Life & Letters

Correspondence

About this Item

Title: Richard Maurice Bucke to Walt Whitman, [7 February 1889]

Date: [February 7, 1889]

Whitman Archive ID: med.00848

Source: The location of this manuscript is unknown. Artem Lozynsky derives his transcription from a partial transcript of the letter found in Horace Traubel, With Walt Whitman in Camden vol. 4, ed. Sculley Bradley (Philadelphia: University of Pennsylvania Press, 1953), 116. The transcription presented here is derived from Richard Maurice Bucke, The Letters of Dr. Richard Maurice Bucke to Walt Whitman, ed. Artem Lozynsky (Detroit: Wayne State University Press, 1977), 107. For a description of the editorial rationale behind our treatment of the correspondence, see our statement of editorial policy.

Contributors to digital file: Alex Ashland, Caterina Bernardini, Stefan Schöberlein, and Stephanie Blalock




[7 February 1889]1

I have made a rough and ready abstract of Sarrazin's2 piece (do you know that Sarrazin means "buckwheat"?3) Will probably get it copied out and mailed tomorrow. If you have not yet sent Kennedys4 abstract5 to the printer wait till you get mine. Perhaps you will combine them.


Correspondent:
Richard Maurice Bucke (1837–1902) was a Canadian physician and psychiatrist who grew close to Whitman after reading Leaves of Grass in 1867 (and later memorizing it) and meeting the poet in Camden a decade later. Even before meeting Whitman, Bucke claimed in 1872 that a reading of Leaves of Grass led him to experience "cosmic consciousness" and an overwhelming sense of epiphany. Bucke became the poet's first biographer with Walt Whitman (Philadelphia: David McKay, 1883), and he later served as one of his medical advisors and literary executors. For more on the relationship of Bucke and Whitman, see Howard Nelson, "Bucke, Richard Maurice," Walt Whitman: An Encyclopedia, ed. J.R. LeMaster and Donald D. Kummings (New York: Garland Publishing, 1998).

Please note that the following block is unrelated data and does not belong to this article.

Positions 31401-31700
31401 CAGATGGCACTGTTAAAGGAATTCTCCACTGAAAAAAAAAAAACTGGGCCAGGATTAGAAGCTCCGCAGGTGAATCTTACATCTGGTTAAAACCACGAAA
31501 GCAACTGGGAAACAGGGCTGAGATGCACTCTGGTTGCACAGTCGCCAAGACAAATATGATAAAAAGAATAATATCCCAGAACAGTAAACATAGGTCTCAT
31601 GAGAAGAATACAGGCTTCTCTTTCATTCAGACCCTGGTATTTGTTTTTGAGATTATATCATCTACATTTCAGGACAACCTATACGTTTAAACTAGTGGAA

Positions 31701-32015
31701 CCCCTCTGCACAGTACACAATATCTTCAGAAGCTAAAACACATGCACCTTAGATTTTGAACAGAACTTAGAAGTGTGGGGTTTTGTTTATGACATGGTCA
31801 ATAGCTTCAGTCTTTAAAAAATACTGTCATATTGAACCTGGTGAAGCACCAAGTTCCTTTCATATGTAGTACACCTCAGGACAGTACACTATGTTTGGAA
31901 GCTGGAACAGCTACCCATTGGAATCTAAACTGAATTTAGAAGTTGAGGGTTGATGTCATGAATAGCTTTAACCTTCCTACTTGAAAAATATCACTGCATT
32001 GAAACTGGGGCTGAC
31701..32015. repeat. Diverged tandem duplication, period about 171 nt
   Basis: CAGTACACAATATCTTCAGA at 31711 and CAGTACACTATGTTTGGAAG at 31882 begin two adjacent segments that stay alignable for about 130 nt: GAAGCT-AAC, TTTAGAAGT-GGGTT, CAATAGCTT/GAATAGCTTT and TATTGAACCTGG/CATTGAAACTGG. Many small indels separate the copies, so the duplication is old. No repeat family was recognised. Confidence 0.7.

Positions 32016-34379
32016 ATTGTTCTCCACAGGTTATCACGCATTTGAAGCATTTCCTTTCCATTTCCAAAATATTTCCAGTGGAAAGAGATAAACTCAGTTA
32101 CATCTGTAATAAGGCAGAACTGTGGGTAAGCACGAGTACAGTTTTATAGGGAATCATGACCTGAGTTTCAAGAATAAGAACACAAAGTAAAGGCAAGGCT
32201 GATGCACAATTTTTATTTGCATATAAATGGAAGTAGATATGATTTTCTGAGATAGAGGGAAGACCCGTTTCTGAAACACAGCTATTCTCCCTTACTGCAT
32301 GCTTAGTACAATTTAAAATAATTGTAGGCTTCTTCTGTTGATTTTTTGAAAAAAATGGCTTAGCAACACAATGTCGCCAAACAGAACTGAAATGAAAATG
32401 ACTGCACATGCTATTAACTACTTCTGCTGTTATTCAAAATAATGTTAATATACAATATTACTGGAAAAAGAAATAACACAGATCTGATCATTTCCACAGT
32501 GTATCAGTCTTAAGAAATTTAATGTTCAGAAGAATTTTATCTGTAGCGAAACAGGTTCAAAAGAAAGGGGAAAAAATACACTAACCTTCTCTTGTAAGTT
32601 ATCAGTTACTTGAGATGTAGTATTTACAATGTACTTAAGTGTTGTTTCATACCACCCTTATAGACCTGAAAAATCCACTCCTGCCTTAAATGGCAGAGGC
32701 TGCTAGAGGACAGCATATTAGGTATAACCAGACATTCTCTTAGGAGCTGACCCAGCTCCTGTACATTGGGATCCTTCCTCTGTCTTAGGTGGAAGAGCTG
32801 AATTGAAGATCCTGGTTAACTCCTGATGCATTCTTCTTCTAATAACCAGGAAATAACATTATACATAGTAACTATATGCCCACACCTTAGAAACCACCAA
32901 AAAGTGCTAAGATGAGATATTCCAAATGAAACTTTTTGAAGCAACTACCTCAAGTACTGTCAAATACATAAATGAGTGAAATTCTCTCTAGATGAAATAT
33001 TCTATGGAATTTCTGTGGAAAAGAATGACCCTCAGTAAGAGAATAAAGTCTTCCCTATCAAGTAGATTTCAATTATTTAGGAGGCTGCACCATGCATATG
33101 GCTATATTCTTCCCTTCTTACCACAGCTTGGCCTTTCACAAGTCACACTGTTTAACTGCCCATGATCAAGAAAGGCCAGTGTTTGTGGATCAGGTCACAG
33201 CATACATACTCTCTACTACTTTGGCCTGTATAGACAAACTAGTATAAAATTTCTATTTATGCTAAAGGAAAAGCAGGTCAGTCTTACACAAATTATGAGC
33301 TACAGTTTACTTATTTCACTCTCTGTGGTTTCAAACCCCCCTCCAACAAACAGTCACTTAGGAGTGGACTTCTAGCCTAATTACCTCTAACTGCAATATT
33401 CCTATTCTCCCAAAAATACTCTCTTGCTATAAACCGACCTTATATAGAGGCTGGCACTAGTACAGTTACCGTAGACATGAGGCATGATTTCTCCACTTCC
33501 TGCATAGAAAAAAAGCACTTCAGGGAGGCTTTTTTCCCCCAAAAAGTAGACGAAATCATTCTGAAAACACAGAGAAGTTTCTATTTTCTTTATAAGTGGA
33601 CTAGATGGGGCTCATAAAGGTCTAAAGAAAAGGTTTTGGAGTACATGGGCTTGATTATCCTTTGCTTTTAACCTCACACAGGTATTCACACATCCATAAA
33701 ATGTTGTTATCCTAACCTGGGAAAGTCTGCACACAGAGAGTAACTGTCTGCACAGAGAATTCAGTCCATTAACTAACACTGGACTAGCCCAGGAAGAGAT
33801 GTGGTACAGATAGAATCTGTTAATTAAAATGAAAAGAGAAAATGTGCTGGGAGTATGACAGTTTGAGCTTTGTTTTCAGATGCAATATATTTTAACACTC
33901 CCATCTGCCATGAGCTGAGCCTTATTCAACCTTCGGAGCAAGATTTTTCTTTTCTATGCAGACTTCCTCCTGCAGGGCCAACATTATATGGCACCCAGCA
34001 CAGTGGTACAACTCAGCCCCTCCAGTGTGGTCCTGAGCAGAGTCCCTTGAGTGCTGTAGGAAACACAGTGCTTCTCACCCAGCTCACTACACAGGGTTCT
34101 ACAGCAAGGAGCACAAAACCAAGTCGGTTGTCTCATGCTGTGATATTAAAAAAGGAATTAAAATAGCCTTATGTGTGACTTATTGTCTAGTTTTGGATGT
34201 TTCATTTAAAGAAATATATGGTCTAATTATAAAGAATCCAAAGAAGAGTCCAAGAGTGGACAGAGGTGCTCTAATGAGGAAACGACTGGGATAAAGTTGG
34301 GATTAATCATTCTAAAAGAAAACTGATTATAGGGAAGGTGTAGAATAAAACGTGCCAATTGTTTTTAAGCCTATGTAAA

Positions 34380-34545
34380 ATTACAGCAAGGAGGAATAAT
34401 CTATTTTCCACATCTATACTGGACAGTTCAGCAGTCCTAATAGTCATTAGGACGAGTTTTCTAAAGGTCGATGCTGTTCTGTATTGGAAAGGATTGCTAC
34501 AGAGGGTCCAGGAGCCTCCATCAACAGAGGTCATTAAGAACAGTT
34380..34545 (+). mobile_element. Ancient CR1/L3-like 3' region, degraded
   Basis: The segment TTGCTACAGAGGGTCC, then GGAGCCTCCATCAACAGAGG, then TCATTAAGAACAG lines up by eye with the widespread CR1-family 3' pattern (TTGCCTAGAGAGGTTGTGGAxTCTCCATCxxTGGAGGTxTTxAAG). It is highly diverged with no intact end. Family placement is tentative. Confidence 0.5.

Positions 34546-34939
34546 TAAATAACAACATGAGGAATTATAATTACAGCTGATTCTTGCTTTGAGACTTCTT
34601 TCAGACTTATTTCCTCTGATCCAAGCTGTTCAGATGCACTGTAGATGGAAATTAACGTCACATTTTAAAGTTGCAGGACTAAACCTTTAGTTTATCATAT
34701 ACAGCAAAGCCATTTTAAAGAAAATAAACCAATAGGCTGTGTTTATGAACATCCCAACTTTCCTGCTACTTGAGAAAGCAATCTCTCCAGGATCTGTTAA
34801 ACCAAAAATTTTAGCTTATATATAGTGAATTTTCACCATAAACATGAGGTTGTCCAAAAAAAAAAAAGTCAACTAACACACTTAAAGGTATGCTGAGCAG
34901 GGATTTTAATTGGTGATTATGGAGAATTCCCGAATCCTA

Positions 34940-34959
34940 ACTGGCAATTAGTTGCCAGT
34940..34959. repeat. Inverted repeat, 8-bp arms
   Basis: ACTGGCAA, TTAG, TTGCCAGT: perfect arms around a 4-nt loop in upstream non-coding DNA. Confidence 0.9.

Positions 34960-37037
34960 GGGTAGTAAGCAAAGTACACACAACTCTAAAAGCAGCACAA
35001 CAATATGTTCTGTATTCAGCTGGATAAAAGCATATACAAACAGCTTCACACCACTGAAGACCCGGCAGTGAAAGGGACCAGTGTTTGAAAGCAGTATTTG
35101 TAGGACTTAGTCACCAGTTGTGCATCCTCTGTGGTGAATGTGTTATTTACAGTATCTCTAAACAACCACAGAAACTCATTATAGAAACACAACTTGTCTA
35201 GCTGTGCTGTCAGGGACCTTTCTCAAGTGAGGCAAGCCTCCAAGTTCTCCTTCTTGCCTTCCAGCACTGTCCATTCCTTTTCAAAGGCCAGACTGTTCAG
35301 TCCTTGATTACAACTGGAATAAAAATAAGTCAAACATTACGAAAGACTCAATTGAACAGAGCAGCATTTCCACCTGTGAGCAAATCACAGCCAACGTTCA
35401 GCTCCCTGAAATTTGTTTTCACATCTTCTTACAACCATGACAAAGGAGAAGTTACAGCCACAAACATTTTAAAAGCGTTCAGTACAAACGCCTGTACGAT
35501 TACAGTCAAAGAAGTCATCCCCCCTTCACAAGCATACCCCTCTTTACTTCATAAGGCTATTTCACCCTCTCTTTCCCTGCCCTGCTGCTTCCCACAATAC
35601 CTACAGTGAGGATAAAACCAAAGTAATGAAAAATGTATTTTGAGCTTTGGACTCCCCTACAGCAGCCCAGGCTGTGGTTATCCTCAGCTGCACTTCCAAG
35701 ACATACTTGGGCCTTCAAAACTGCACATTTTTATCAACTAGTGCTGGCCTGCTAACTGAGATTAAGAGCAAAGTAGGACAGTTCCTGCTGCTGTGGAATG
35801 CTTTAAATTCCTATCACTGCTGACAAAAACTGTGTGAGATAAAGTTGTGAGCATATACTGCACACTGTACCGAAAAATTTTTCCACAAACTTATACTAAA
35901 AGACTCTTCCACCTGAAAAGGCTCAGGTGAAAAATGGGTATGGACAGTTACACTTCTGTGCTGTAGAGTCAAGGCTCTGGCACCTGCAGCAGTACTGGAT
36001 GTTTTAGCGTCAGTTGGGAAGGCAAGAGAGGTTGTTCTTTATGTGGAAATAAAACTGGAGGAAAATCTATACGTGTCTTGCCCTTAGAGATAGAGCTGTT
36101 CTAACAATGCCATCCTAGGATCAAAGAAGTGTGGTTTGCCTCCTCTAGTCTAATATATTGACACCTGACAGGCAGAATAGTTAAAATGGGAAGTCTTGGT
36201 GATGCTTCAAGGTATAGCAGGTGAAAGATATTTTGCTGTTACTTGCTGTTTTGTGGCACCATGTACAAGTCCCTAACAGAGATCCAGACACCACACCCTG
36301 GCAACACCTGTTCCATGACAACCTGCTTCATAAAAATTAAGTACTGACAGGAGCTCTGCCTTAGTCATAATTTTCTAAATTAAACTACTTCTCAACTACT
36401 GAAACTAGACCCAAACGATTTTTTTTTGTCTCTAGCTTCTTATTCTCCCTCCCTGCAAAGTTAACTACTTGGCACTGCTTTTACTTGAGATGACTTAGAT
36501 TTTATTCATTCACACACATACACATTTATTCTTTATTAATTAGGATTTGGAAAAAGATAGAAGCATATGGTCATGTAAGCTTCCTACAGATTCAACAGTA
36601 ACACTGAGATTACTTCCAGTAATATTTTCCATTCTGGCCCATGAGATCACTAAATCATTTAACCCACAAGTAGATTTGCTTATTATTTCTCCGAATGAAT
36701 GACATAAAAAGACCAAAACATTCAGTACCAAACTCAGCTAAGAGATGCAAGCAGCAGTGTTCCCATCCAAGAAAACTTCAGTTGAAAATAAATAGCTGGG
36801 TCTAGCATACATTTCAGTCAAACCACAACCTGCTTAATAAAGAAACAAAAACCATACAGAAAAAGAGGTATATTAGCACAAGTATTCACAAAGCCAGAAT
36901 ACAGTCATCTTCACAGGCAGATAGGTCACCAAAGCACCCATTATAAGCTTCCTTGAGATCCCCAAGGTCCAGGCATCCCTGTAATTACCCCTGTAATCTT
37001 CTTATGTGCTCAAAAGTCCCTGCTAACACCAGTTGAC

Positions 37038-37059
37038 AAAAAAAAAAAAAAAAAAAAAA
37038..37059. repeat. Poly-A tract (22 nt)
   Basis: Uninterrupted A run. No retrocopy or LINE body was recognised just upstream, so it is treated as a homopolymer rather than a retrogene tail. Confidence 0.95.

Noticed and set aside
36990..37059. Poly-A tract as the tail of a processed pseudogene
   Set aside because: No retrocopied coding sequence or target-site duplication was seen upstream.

Notes:

1. The date for this letter is provided by Horace Traubel, With Walt Whitman in Camden, Saturday, February 9, 1889[back]

2. Gabriel Sarrazin (1853–1935) was a translator and poet from France, who commented positively not only on Whitman's work but also on Poe's. Whitman later corresponded with Sarrazin and apparently liked the critic's work on Leaves of Grass—Whitman even had Sarrazin's chapter on his book translated twice. For more on Sarrazin, see Carmine Sarracino, "Sarrazin, Gabriel (1853–1935)," Walt Whitman: An Encyclopedia, ed. J.R. LeMaster and Donald D. Kummings (New York: Garland Publishing, 1998). [back]

3. "Buckwheat," in French is "sarrasin." [back]

4. William Sloane Kennedy (1850–1929) was on the staff of the Philadelphia American and later published biographies of Longfellow and Whittier (Dictionary of American Biography). Apparently Kennedy had called on the poet for the first time on November 21, 1880 (William Sloane Kennedy, Reminiscences of Walt Whitman [1896], 1). Though Kennedy was to become a fierce defender of Whitman, in his first published article he admitted reservations about the "coarse indecencies of language" and protested that Whitman's ideal of democracy was "too coarse and crude"; see The Californian, 3 (February 1881), 149–158. For more about Kennedy, see Katherine Reagan, "Kennedy, William Sloane (1850–1929)," Walt Whitman: An Encyclopedia, ed. J.R. LeMaster and Donald D. Kummings (New York: Garland Publishing, 1998). [back]

5. Whitman had asked both Kennedy and Bucke to make an abstract in English of Sarrazin's "Poétes moderns de l'amérique, Walt Whitman," La Nouvelle Revue, 52 (May 1888), 164–84 (see Whitman's letter to Kennedy of January 22, 1889, and to Bucke of January 27, 1889). Sarrazin's piece is reprinted in an English translation by Harrison S. Morris in In Re Walt Whitman (1893, pp. 159–194). [back]


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